A Connecticut Department of Transportation (DOT) worker was sent out to clean the bed of a Heil Sidewinder Salt and Sand Spreader dump truck getting ready to take on duties for the winter. A conveyer chain system, used to move materials from inside the bed to the other side of a discharge chute, was left exposed.
This worker was climbing into the truck bed while the conveyer chain was running, and slipped on the chain, snagging her left boot. Once her lower leg was pulled into the machine, it amputated below the knee. Additionally, she required another amputation above the knee.
In her lawsuit, she claimed that the exposed conveyer chain created a hazard, and the manufacturers should have designed it without hazard or included a guard to cover the exposed chain, as well as an emergency or stop/start button. She also contended that the truck body lacked adequate warnings. Before trial, the manufacturers settled for an undisclosed amount; however, they remained on the verdict form while trial continued against the company who sold the truck. This company alleged that the worker was negligent for climbing into the truck bed while the conveyer was running, in addition to following the DOT training requirements, as well as the OSHA.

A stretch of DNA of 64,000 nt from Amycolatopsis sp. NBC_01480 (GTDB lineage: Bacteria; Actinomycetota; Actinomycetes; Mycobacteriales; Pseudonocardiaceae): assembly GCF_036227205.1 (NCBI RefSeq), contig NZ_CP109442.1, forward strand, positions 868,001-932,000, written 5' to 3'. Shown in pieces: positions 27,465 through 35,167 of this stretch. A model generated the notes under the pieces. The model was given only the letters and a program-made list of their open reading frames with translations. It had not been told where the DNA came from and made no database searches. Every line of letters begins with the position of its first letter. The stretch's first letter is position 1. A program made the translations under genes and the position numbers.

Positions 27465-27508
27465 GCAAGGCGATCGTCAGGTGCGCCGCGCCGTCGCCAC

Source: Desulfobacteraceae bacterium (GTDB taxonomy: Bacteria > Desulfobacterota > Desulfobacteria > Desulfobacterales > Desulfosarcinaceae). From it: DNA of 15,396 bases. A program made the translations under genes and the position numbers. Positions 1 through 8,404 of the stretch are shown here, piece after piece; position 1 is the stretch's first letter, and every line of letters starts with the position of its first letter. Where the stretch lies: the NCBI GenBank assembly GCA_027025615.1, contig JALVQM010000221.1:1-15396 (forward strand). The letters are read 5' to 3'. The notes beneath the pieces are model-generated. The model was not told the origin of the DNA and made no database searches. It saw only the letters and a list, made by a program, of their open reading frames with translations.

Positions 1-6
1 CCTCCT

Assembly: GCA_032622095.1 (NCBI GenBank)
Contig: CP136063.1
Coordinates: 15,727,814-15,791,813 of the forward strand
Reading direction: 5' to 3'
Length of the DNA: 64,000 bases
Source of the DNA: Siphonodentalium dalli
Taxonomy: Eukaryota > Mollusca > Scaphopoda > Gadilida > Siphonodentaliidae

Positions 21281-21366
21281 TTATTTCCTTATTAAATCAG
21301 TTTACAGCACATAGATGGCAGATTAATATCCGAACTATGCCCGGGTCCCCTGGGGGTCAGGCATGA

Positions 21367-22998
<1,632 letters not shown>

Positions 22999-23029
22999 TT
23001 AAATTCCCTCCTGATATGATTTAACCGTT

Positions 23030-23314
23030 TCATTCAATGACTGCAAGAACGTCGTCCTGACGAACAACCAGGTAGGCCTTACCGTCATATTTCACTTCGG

The victim was fitted with a bionic leg, and incurred past medical bills in excess of $600,000, in addition to her estimated $900,000 future medical expenses.
The jury said the worker was 38% at fault, the company who sold the truck was 36% liable, and the manufacturer was 26% liable. The jury awarded $3.69 million, including around $1.5 million in noneconomic damages. Workers’ compensation limitations asserted a $700,000 lien.
For more information, contact a Gacovino & Lake attorney at 1-800-246-HURT (4878).